Skopje, Macedonia’s capital was never really on my bucket list. The little I knew about it didn’t attract me that much. I knew there was a very Old bridge, an interesting Old town, a fortress and a couple of late 20th Century buildings. But I still wasn’t convinced until I saw a video showcasing the massive new governmental projects aimed at ‘beautifying’ the city. The video was so bizarre I couldn’t believe they were actually going to do it.
Skopje’s history is a tragic one. It was the battlefield where Serbia, Bulgaria and Greece fought against the Ottoman Empire and between each other in order to control it. After centuries of decline it finally flourished in post war Yugoslavia under the communist rule. It was the renaissance of the Macedonian culture, with the opening of important institutions like the University or the National Library. And just when things seemed to get better a terrible earthquake destroyed 80% of the city in 1963.
It seems that unlike Yugoslavia, which encouraged the formation of a modern Macedonian culture, the new Independent state, the Republic of Macedonia, was searching for a national identity. A somewhat difficult task since the country has been under different foreign rulers for centuries. So they reached for Ancient Macedonia, and started a new massive project called Skopje 2014 with the idea of redesigning the city in line with the new national identity.
To get some perspective, let’s remember that after the quake of 1963 the city rapidly recovered with the help of the entire world. Renowned Japanese architect Kenzo Tange authored the city’s new master plan, which laid the foundations for modern Skopje. So the progressive architecture of the communist state was subsequently replaced by the folkloric style of the new national agenda.
Skopje 2014 is a large-scale project that envisages a new future for Macedonia’s capital. It includes the construction of many governmental buildings, museums, the National Theatre and numerous sculptures. Quite many minor interventions include new fountains, bridges and even a Triumphal Arch. But the project doesn’t stop there. Near the city’s main square Makedonija several communist style buildings were refurbished adding classical elements to façades like friezes and pillars with capitols.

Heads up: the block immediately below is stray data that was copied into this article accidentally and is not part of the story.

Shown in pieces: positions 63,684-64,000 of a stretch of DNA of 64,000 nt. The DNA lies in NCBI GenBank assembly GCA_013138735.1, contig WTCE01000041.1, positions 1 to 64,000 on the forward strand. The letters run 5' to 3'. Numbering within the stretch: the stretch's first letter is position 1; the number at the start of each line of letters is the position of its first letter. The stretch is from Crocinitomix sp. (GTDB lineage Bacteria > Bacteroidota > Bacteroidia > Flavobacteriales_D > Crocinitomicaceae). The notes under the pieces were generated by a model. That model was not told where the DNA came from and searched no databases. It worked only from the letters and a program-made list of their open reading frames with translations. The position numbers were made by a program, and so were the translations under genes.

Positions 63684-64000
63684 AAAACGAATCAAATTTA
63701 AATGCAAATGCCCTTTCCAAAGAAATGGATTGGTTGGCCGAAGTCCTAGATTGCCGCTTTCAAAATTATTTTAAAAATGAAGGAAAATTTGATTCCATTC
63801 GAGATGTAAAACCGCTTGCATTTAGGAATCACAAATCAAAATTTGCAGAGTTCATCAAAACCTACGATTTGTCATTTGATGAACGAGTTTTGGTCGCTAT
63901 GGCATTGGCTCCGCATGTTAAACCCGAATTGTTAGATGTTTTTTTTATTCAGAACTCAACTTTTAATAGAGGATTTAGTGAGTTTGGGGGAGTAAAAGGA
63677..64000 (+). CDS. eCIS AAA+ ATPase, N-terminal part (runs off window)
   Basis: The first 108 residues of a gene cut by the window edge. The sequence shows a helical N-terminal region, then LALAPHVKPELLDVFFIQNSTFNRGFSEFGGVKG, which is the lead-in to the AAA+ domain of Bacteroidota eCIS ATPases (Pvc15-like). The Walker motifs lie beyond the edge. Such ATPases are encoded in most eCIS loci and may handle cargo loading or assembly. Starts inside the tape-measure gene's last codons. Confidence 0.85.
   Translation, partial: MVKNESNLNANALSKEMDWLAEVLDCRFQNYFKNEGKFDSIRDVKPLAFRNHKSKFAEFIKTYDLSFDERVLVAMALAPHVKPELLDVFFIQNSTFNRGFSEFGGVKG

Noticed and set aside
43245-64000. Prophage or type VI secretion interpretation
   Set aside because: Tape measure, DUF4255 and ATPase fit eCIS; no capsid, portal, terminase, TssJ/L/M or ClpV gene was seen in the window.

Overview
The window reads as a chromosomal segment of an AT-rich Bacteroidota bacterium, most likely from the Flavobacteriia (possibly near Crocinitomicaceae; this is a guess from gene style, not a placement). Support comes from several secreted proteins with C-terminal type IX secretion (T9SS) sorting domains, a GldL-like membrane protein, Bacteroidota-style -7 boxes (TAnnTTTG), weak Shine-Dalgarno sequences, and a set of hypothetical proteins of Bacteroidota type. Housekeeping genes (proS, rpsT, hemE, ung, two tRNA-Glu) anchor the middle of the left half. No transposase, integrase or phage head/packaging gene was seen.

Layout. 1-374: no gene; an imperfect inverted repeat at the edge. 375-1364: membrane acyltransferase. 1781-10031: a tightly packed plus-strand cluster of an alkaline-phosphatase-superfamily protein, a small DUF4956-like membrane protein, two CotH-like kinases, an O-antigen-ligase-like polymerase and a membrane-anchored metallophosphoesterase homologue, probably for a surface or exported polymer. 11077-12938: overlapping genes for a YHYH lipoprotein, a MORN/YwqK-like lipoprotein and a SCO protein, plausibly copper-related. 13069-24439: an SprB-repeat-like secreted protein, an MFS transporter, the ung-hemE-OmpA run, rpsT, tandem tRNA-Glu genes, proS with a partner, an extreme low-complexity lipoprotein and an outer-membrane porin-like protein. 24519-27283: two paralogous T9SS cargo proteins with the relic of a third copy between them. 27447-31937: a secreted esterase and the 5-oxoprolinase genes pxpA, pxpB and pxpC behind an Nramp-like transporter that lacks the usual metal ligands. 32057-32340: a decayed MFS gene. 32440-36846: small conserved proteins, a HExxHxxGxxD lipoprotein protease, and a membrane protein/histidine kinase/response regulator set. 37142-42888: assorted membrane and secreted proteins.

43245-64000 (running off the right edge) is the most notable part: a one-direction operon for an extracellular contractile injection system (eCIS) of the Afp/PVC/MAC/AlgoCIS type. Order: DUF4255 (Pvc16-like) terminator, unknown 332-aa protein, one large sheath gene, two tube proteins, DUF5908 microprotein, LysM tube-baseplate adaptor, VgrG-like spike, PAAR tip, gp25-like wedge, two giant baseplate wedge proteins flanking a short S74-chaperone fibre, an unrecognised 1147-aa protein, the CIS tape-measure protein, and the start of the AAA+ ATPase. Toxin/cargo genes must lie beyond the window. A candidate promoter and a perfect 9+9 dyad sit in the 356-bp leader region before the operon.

Not only has architecture failed to bring back an old identity the city never really had, but the design is simply bad. Fine, we could argue about the National Theatre. After all, the new building supposedly copies the old one destroyed by the earthquake. But what about the rest? Dozens of neo-greek and neo-roman temple alike monumental structures combined with new materials like glass and steel don’t seem to fit anywhere.
A case in point: the sculptures built all over the place. Several dozens of them made in a typical neo realistic style decorate streets, squares, and parks. Two bizarre bridges, the Art Bridge and the Bridge of Civilizations, are home to more than 50 sculptures. While most of the sculptures depict important historical figures there are even sculptures dedicated to lions and bulls.
I was lucky to visit Skopje during extreme foggy weather. Mountains surround the city so smog apparently stays down there quite often. The weird sculptures slowly appearing looked just like the ancient soldiers from the famous Carpenter’s movie ‘The Fog’ coming for their vengeance. Luckily it wasn’t the case, I am still alive, but let’s hope future generations of young Macedonians find their own way to avenge their city for the massacre suffered.
That said, we had a great time. The city has a nice Old Town with great food and bars. There is a hill, easily accessible by cable car or treks, which offers great views. Our friends Iko and Dragana were the best. They took us out for dinner, up the hill and was a pleasure to talk to; it seems Macedonians are pretty cultured. Balkan hospitality is for real!